Tunisian journalist sentenced to 6 months in prison for insulting an official

TUNIS, Tunisia (AP) — A judge in Tunisia sentenced a journalist and political commentator to six months in prison in the country's latest assault on members of the media who criticize the government.

Mohamed Boughalleb, who had been charged with insulting a public official, was sentenced Wednesday and will remain behind bars, where he has been since his arrest last month after an official lodged a complaint against him.

The official alleged he was harmed by Boughalleb's commentary linking him to corruption and misuse of public funds.

The complaint from a member of Tunisia's Ministry of Religious Affairs came after Boughalleb on Facebook questioned trips abroad that the civil servant made with the minister and called them a “waste of public funds.”

He was subsequently charged with violating defamation laws in Tunisia's penal and telecommunications code.

Lawyers for Boughalleb, 60, denounced the sentence as “an assault on freedom of expression” and raised questions about its political nature. He joined a chorus of Tunisians who have called into question the government's pursuit of its critics as President Kais Saied prepares to compete for a second term leading the North African country.

Authorities have increasingly targeted and arrested journalists this year and about 20 are now facing similar charges, Ziad Dabbar, the president of the National Syndicate of Tunisian Journalists, said.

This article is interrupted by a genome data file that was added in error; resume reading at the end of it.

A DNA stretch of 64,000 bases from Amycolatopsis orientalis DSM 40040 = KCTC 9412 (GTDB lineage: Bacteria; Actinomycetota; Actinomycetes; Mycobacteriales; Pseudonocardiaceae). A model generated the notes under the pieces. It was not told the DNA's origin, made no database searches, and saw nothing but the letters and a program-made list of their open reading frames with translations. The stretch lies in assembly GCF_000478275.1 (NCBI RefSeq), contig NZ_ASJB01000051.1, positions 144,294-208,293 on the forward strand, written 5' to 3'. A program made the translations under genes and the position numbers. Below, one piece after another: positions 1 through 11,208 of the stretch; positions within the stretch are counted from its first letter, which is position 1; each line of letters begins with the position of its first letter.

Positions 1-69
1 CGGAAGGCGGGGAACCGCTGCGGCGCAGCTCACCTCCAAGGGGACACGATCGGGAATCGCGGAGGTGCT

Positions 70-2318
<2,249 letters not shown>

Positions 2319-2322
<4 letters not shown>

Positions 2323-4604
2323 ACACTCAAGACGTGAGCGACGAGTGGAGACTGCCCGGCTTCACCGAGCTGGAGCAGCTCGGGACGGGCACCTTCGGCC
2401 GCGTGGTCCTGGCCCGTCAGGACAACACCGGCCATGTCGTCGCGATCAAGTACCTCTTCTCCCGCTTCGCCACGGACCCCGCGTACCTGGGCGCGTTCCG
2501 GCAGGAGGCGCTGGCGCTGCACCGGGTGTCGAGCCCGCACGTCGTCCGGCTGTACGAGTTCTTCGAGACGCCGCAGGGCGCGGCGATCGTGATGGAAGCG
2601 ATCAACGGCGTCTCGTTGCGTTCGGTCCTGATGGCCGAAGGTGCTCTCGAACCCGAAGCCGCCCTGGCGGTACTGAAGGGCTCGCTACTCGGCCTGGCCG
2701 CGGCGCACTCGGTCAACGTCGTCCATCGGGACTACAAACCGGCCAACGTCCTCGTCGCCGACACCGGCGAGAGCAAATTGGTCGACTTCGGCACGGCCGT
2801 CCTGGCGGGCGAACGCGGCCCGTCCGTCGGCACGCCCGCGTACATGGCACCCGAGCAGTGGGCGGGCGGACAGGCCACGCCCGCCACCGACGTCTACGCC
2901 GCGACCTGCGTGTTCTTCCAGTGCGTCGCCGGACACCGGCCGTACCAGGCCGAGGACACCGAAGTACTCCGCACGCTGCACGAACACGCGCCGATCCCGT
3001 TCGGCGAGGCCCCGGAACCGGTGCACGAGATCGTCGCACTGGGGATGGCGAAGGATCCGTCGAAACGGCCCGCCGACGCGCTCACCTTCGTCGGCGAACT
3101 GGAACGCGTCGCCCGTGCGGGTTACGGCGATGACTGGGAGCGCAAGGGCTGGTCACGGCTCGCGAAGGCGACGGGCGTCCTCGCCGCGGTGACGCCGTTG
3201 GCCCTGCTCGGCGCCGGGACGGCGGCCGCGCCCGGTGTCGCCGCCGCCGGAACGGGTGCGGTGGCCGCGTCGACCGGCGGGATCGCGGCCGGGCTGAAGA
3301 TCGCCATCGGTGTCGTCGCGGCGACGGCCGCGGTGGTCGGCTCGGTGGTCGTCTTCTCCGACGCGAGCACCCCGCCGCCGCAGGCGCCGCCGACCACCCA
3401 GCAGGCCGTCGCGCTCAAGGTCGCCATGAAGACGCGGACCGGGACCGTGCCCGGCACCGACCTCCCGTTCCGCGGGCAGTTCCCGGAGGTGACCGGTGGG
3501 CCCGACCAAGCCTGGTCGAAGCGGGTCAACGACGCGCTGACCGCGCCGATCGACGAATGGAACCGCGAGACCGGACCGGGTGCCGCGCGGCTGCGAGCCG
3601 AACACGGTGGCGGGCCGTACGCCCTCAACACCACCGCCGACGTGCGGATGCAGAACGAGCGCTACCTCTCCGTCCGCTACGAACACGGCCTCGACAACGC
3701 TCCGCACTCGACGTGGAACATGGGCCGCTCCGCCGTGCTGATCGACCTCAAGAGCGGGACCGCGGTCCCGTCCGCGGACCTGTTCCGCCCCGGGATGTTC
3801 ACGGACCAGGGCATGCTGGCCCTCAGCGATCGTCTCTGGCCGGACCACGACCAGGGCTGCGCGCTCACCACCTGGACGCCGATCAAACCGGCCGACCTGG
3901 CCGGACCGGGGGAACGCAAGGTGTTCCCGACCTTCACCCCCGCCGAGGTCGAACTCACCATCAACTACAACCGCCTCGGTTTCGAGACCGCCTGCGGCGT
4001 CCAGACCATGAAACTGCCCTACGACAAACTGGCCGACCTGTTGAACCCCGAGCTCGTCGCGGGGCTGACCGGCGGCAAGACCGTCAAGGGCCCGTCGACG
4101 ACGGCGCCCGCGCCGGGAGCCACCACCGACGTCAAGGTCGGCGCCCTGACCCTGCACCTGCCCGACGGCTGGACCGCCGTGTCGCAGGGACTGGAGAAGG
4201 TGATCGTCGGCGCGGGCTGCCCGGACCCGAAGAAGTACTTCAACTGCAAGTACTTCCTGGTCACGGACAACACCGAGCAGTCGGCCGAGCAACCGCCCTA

To sentence a well-known radio and television commentator like Boughalleb constitutes “another attempt to silence free voices and prevent journalists from doing their job," Dabbar said.

Journalists critical of the government are one of many groups that have seen their civil liberties restricted in Tunisia. More than 20 activists and politicians critical of Saied have been behind bars for more than a year, charged with plotting against state security in cases their advocates have denounced as politicized.

The pursuit of journalists, cartoonists and political opponents comes almost five years after Saied won the presidency on an anti-corruption platform and months before he's expected to seek a second term in a yet-to-be-scheduled election.

After taking office, Saied suspended Tunisia’s parliament, rewrote the constitution to consolidate his own power and curtailed the independence of a judiciary that has since ramped up its pursuit of his critics and opponents.